Graham Kendall
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Professor Graham Kendall

Professor Graham Kendall is the Provost and CEO of The University of Nottingham Malaysia Campus (UNMC). He is also a Pro-Vice Chancellor of the University of Nottingham.

He is a Director of MyResearch Sdn Bhd, Crops for the Future Sdn Bhd. and Nottingham Green Technologies Sdn Bhd. He is a Fellow of the British Computer Society (FBCS) and a Fellow of the Operational Research Society (FORS).

He has published over 230 peer reviewed papers. He is an Associate Editor of 10 journals and the Editor-in-Chief of the IEEE Transactions of Computational Intelligence and AI in Games.

News

I have wriiten a number of articles for TheConversation
http://bit.ly/1yWlOkE
How are football fixtures worked out?
http://bit.ly/1z0oTAH

Latest Blog Post

Snooker: Celebrating 40 years at the Crucible

Random Blog Post

Informing publishers of my tweeting activities

Publication(s)

The Importance of Look-Ahead Depth in Evolutionary Checkers
http://bit.ly/1bh6fGH
A Simulated Annealing Enhancement of the Best-Fit Heuristic for the Orthogonal Stock-Cutting Problem
http://bit.ly/fsNXXk
Evaluating decision-making units under uncertainty using fuzzy multi-objective nonlinear programming
http://bit.ly/2k79ATE
A Genetic Programming Hyper-Heuristic Approach for Evolving 2-D Strip Packing Heuristics
http://bit.ly/grTvxk

Graham Kendall: Details of Requested Publication


Citation

Burke, E.K; Hyde, M.R; Kendall, G and Woodward, J Automatic Heuristic Generation with Genetic Programming: Evolving a Jack-of-all-Trades or a Master of One. In Proceedings of the 9th annual conference on Genetic and evolutionary computation (GECCO 20077, pages 1559-1565, London, UK, 2007.


Abstract

It is possible to argue that online bin packing heuristics should be evaluated by using metrics based on their performance over the set of all bin packing problems, such as the worst case or average case performance. However, this method of assessing a heuristic would only be relevant to a user who employs the heuristic over a set of problems which is actually representative of the set of all possible bin packing problems. On the other hand, a real world user will often only deal with packing problems that are representative of a particular sub-set. Their piece sizes will all belong to a particular distribution. The contribution of this paper is to show that a Genetic Programming system can automate the process of heuristic generation and produce heuristics that are human-competitive over a range of sets of problems, or which excel on a particular sub-set. We also show that the choice of training instances is vital in the area of automatic heuristic generation, due to the trade-off between the performance and generality of the heuristics generated and their applicability to new problems.


pdf

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doi

The doi for this publication is 10.1145/1276958.1277273 You can link directly to the original paper, via the doi, from here

What is a doi?: A doi (Document Object Identifier) is a unique identifier for sicientific papers (and occasionally other material). This provides direct access to the location where the original article is published using the URL http://dx.doi/org/xxxx (replacing xxx with the doi). See http://dx.doi.org/ for more information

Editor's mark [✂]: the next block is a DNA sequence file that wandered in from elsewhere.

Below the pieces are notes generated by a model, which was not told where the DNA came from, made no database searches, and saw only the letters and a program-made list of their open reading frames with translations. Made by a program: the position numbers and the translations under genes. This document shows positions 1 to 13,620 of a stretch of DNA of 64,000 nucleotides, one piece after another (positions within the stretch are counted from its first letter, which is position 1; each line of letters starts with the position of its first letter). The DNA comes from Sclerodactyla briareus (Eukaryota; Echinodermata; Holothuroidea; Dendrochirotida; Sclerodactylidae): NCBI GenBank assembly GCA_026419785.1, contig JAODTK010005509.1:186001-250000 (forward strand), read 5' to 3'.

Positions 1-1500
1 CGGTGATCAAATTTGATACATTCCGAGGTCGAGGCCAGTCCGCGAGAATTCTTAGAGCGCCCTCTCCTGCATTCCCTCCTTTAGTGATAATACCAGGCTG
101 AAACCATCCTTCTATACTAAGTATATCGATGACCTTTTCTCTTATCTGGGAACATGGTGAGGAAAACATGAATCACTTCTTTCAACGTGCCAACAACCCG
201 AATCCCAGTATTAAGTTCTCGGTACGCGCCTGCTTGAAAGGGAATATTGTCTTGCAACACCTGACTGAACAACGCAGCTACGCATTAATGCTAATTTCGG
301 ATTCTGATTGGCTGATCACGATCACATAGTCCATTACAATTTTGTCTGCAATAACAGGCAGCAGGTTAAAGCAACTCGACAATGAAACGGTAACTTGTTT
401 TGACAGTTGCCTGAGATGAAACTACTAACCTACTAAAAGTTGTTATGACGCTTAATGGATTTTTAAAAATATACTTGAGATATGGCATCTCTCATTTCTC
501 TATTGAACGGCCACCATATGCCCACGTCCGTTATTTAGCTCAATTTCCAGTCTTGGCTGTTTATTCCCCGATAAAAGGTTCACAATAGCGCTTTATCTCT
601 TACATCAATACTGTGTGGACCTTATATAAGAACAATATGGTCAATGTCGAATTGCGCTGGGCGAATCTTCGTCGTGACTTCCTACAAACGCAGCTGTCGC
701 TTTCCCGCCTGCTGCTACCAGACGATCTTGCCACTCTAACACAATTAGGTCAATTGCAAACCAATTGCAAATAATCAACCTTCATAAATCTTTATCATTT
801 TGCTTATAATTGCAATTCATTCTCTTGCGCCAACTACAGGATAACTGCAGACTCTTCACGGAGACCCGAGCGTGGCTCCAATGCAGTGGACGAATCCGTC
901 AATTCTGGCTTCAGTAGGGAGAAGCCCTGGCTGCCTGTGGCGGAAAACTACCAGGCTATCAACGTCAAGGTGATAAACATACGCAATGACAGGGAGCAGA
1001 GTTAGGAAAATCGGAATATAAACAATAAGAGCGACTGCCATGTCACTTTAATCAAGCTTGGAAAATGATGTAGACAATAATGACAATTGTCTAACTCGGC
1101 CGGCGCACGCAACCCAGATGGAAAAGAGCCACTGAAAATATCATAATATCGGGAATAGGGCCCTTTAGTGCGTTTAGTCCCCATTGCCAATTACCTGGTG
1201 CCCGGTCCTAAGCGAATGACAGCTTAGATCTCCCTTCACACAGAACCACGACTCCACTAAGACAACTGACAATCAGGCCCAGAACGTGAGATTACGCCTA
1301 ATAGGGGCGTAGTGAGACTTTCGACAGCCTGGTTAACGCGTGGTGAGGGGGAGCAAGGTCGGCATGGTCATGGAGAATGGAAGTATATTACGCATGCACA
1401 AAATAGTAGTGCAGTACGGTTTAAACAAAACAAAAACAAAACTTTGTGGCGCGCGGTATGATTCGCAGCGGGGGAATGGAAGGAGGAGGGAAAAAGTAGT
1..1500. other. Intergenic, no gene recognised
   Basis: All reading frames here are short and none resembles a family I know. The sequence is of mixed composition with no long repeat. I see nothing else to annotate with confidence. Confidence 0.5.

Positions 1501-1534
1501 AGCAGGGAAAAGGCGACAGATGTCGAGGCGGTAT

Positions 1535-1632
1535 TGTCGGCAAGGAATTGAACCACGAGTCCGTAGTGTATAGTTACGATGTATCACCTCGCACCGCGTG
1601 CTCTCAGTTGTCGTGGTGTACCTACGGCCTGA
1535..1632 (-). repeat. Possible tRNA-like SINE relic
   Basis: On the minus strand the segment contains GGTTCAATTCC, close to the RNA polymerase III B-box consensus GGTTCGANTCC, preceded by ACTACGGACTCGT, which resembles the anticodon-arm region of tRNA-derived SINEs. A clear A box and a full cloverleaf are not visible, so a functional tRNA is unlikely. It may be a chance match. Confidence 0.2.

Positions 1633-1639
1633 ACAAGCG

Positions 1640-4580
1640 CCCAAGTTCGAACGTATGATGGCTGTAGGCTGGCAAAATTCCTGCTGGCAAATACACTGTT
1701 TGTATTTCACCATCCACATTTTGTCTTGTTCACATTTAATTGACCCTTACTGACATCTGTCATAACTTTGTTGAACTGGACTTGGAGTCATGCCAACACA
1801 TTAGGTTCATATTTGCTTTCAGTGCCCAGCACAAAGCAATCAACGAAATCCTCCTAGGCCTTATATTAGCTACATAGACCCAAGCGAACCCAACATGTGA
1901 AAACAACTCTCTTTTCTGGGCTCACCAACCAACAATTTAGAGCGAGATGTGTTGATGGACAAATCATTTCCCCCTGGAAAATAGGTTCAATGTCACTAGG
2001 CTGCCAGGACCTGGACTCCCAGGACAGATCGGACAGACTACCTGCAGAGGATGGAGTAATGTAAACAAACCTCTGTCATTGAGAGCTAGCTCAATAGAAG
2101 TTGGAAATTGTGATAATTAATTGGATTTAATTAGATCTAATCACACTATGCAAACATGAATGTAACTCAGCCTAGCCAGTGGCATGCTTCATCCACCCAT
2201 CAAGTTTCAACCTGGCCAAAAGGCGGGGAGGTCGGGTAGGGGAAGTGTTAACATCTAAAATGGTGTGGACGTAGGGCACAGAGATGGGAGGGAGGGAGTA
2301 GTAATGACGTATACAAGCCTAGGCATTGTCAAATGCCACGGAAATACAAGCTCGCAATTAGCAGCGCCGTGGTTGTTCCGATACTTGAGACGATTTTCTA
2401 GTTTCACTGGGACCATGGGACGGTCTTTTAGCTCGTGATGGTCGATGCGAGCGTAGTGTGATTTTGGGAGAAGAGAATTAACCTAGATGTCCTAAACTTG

URL

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The URL is only provided if there is additional information that might be useful. For example, where the entry is a book chapter, the URL might link to the book itself.


Bibtex

@INPROCEEDINGS{bhkw2007b, author = {E.K. Burke and M.R. Hyde and G. Kendall and J. Woodward},
title = {Automatic Heuristic Generation with Genetic Programming: Evolving a Jack-of-all-Trades or a Master of One},
booktitle = {Proceedings of the 9th annual conference on Genetic and evolutionary computation (GECCO 20077},
year = {2007},
pages = {1559--1565},
address = {London, UK},
abstract = {It is possible to argue that online bin packing heuristics should be evaluated by using metrics based on their performance over the set of all bin packing problems, such as the worst case or average case performance. However, this method of assessing a heuristic would only be relevant to a user who employs the heuristic over a set of problems which is actually representative of the set of all possible bin packing problems. On the other hand, a real world user will often only deal with packing problems that are representative of a particular sub-set. Their piece sizes will all belong to a particular distribution. The contribution of this paper is to show that a Genetic Programming system can automate the process of heuristic generation and produce heuristics that are human-competitive over a range of sets of problems, or which excel on a particular sub-set. We also show that the choice of training instances is vital in the area of automatic heuristic generation, due to the trade-off between the performance and generality of the heuristics generated and their applicability to new problems.},
doi = {10.1145/1276958.1277273},
keywords = {hyper-heuristic, hyperheuristic, genetic programming, packing, bin packing, heuristic generation},
timestamp = {2007.06.11},
webpdf = {http://www.graham-kendall.com/papers/bhkw2007b.pdf} }